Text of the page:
Monday, April 3, 2017

Celebrating Life with Style, Soul, and a Wink

The March 15, 2017, cover of the Journal of the American Veterinary Medical Association features a pair of greyhounds. But not just any greyhounds--greyhounds with paisley. This piece is called "Paisley Paws de Deux" by Dr. Ande Hall, a veterinarian who is now a full-time artist in Kansas. Recently we talked about whimsy and not taking yourself too seriously.

"Paisley Paws de Deux" by Ande Hall, DVM
Ande used to live in Santa Fe, New Mexico, a desert city haven for artists. "I had a practice in Santa Fe for many years and I idolized the art," Ande says. "Whenever I went on a gallery walk there was a little voice inside me that said: I'm going to do that."

"Whenever I went on a gallery walk there was a little voice inside me that said: I'm going to do that."

After moving from Santa Fe to Kansas, Ande took ceramics at the local community college. In Pratt, Kansas, she had her first solo ceramics exhibit and began teaching classes in the medium. Ande says there were several reasons why she started with ceramics. "It was very tactile, I really enjoyed it," she says. "It's art but it's also craftsmanship." She says ceramics had a similar feel in the way you use your hands as surgery does, which was her favorite thing to do in practice.

"Power" by Ande Hall, DVM
"When I first got into ceramics, it felt like a safe art form," she says. "The pressure to produce something astounding was not there. It's an earthy art form and it usually doesn't take itself too seriously. Anything that you made that was a cup or plate or saucer had a function so even if it failed aesthetically, it always had a use. There was a utilitarian function to it."

In 2012 she and her family moved to a different town in Kansas. Not wanting to make the considerable investment of buying her own ceramics supplies and kiln, Ande turned to painting. She now works primarily in oil pastels and acrylic. Looking through her oeuvre on her website, her slogan appears at the bottom of the page: "Lively and eclectic contemporary paintings that celebrate life with style, soul, and a wink."

"I think that as a veterinarian there are perfectionist tendencies. In the long term, that can be wearing."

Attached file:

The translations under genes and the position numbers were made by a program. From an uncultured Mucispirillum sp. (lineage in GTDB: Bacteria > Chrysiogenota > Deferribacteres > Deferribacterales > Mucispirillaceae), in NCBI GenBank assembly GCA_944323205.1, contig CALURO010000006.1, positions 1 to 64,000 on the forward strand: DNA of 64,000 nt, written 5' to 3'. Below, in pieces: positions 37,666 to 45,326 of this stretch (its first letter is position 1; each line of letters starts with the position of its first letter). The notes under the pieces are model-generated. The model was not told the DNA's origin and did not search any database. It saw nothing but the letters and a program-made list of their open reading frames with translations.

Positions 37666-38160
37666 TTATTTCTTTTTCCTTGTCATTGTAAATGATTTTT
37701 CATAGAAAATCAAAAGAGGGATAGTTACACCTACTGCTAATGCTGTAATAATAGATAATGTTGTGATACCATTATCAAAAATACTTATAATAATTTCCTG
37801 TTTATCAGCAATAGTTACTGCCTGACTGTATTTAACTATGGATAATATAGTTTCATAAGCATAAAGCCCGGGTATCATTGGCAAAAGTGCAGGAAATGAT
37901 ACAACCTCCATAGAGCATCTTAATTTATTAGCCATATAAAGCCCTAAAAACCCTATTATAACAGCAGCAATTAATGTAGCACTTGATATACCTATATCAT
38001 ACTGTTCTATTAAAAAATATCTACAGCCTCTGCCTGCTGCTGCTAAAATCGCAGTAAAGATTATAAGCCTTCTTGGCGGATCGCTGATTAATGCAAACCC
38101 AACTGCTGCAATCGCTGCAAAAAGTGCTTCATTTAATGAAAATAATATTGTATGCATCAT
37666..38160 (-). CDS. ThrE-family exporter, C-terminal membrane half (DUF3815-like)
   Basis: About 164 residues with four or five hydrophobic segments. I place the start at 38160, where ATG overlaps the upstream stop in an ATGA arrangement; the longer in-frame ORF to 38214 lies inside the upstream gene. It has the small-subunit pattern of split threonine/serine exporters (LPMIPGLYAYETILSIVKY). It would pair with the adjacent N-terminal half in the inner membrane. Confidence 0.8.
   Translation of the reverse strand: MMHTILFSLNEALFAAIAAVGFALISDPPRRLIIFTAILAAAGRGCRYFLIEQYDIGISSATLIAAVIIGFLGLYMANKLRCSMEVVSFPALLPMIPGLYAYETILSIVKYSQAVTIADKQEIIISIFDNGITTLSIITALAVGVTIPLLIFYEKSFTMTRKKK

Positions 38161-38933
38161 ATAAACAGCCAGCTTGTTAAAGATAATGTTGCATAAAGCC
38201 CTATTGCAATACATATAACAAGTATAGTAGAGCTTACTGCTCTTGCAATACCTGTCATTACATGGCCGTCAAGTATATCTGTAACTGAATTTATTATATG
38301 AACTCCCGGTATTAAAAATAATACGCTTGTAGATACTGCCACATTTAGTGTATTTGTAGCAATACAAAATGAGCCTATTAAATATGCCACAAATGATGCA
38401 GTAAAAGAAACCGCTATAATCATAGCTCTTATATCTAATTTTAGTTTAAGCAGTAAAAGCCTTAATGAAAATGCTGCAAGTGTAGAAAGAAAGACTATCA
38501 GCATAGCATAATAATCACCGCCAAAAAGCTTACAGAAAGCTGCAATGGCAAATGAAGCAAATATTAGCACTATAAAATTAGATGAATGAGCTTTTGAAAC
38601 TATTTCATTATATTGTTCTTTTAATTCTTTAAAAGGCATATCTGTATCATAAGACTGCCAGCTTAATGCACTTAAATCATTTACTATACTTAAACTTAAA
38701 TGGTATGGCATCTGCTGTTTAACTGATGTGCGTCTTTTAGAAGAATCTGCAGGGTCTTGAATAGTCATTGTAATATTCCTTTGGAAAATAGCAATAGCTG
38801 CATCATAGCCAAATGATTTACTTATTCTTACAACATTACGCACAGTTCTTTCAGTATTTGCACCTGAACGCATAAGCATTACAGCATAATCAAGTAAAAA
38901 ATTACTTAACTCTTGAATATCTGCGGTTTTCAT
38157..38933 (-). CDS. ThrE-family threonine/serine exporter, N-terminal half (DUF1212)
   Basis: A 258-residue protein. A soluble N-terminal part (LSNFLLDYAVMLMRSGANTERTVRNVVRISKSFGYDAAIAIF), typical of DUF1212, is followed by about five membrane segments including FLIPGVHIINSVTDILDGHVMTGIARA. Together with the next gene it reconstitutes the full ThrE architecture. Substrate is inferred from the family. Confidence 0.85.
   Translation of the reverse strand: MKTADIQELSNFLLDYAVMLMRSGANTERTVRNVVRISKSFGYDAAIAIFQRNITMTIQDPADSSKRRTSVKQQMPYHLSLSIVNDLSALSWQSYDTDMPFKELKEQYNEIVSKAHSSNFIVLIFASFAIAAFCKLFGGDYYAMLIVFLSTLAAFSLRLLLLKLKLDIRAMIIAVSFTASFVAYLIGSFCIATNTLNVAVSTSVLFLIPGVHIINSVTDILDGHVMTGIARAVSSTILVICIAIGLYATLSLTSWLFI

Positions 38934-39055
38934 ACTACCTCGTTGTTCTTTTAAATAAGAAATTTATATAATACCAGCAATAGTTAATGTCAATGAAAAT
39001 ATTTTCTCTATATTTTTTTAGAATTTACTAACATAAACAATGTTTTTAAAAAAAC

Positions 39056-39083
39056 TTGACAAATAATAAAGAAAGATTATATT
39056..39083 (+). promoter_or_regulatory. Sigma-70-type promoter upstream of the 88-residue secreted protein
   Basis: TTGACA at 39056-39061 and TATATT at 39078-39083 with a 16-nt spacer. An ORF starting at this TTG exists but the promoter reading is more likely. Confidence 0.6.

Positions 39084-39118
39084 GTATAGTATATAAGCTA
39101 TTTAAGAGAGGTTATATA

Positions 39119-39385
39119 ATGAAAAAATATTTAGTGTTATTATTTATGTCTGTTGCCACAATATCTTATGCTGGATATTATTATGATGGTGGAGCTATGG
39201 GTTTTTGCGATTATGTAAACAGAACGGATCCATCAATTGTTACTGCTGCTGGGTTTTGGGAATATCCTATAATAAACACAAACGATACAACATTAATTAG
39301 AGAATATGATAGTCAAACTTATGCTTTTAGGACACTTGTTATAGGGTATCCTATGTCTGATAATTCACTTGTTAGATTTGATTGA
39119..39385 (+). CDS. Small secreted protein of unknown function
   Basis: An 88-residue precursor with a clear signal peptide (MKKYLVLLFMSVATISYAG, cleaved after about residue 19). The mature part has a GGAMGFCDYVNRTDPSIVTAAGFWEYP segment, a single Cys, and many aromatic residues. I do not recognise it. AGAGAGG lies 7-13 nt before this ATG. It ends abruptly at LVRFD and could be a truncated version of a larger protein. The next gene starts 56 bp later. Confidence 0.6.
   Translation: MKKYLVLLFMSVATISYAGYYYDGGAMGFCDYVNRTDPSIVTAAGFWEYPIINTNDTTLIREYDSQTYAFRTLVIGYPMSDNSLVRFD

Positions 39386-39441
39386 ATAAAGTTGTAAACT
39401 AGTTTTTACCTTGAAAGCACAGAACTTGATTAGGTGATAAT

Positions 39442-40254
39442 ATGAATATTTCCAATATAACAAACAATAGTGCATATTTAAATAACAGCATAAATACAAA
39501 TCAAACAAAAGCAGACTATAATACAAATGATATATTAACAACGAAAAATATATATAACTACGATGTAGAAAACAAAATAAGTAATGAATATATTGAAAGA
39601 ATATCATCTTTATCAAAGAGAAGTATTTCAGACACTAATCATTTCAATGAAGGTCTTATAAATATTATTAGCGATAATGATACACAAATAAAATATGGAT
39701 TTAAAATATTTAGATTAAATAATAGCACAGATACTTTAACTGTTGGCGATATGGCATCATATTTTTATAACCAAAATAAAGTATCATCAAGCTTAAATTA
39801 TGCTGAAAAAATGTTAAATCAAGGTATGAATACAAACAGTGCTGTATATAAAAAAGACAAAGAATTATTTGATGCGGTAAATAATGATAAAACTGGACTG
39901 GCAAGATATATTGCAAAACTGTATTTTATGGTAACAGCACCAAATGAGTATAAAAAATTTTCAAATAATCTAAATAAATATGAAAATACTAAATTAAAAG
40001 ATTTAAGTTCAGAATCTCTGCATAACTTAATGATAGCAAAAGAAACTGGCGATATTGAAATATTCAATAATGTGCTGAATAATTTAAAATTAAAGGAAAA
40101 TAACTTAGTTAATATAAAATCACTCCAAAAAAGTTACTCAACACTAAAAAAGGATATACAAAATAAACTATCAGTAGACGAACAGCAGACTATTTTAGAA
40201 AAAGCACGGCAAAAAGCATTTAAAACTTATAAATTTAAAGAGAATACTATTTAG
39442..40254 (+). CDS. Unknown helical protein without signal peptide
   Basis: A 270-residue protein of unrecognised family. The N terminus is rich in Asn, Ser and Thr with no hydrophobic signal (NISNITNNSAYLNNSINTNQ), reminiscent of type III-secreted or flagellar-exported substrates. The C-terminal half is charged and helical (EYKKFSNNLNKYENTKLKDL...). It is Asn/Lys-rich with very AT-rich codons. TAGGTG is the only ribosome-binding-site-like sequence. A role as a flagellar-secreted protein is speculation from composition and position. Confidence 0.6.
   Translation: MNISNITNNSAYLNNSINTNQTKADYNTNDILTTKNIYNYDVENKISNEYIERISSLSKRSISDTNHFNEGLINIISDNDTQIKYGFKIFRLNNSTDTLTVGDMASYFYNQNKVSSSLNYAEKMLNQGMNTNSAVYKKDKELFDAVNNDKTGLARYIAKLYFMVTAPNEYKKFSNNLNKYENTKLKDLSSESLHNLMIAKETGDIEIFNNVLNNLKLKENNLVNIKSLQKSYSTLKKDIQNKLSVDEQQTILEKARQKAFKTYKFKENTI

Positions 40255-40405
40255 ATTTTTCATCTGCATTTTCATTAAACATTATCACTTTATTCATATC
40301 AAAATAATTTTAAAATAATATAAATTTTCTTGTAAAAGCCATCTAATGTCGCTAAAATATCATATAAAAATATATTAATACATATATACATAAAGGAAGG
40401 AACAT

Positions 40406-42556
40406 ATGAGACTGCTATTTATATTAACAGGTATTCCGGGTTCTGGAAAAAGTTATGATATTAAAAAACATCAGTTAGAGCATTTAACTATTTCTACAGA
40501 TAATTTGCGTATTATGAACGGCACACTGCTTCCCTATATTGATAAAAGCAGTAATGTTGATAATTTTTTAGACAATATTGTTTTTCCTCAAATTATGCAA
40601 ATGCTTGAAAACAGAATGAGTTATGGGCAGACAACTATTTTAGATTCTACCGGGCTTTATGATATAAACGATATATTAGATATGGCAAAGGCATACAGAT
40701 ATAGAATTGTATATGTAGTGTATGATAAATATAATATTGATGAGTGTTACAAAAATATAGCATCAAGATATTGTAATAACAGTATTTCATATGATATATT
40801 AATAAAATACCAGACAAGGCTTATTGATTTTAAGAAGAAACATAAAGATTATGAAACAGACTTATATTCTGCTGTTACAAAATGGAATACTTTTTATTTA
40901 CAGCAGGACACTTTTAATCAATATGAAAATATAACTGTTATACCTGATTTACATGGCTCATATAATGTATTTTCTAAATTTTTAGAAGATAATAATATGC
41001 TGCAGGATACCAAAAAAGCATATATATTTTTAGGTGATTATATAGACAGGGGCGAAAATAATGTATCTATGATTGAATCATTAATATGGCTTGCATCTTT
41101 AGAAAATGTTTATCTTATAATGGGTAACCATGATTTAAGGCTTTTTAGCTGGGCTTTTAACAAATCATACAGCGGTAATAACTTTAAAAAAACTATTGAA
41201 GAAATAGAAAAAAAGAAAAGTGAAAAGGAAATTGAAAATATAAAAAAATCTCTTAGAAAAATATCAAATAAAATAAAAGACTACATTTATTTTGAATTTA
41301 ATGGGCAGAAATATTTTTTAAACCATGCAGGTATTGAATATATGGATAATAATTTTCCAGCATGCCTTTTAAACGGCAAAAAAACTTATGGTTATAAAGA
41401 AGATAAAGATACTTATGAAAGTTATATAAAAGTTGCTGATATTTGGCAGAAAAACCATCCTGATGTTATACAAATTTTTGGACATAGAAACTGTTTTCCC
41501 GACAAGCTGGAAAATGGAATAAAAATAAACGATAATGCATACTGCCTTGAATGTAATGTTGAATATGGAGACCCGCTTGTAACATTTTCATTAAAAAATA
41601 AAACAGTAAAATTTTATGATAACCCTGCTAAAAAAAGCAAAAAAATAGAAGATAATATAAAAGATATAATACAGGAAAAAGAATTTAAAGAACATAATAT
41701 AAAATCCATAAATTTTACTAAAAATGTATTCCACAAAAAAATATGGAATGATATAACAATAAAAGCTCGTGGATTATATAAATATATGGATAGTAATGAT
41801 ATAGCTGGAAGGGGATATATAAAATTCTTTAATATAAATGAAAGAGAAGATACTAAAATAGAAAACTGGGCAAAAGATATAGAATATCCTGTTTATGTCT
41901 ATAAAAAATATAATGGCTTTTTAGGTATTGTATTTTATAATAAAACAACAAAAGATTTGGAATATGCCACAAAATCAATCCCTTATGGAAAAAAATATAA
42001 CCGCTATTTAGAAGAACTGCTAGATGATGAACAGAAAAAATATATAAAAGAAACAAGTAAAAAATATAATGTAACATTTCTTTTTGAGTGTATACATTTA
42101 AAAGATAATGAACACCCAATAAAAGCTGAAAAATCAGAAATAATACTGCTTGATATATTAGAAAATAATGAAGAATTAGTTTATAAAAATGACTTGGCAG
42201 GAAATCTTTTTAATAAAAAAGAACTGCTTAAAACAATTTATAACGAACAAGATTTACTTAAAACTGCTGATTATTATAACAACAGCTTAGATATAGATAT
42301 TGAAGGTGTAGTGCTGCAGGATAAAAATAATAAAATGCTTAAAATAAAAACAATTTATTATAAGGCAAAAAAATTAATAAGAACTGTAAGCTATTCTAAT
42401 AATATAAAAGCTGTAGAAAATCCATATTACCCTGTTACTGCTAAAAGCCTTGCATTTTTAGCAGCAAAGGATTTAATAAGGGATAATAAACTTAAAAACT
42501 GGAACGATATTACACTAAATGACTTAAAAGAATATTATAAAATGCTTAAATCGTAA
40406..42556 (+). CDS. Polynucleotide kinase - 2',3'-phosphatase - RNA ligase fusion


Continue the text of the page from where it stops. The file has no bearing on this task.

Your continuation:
Ande says her slogan comes from the struggle to not take herself too seriously in anything that she does. "I think that as a veterinarian there are perfectionist tendencies. In the long term, that can be wearing. I try to make art that doesn't take itself too seriously. I like making things that have grace and dignity but also some humor."

"Jest, I surely do!" by Ande Hall, DVM
Grace is a predominant feature in a series of Ande's called "Winged Megafauna." These are large mixed media pieces featuring big pachyderms like elephants and rhinos. "I once saw a documentary on rhino poaching," she says. "It makes me so sad to think that these animals are more valued for their body parts than alive. I wanted to do paintings that juxtaposed their grandeur and size with their fragility and vulnerability. I was trying to think of a way to highlight their plight."

"More Precious than Gold" by Ande Hall, DVM
A large part of the whimsy that Ande breathes into her work comes from the fabric she chooses for her mixed media pieces. "These are a specific project I've been focused on for the past year," she says of her fabric pieces. "My mission is to explore ways to use pattern that are both expected and unexpected. I started with things that were really easy to see, like the paisley patterns to create brindle greyhounds. But then using cabbage rose for a Jersey cow--that was more whimsical."

"Rosy the Jersey" by Ande Hall, DVM
A central concept that has surfaced in other conversations I've had with veterinary artists is that a deep, hands-on knowledge of anatomy helps when conveying an animal's body onto the page. Animals have a central theme in many of Ande's pieces--she also paints flowers--but Ande has a different perspective. "It's not that simple," she says of the anatomy/art link. "Sculpting is easier to apply your familiarity with anatomy. It's a three-dimensional art form and you have a three-dimensional memory of the structures you're depicting whereas painting is two-dimensional. It's quite different."

"Johann" by Ande Hall, DVM
When asked where Ande finds inspiration for her work, she doesn't hesitate to state point-blank: "Everywhere." She admires historic art which sometimes surfaces in her own work, like her piece "Johann." She also takes pleasure in the research of her subjects. One painting might lead to another, she says. Or she'll re-visit a piece she's done in the past. Ande's outlook and practicality make one feel as though the possibilities are endless.

Until next month, happy reading, happy writing, happy vetting!

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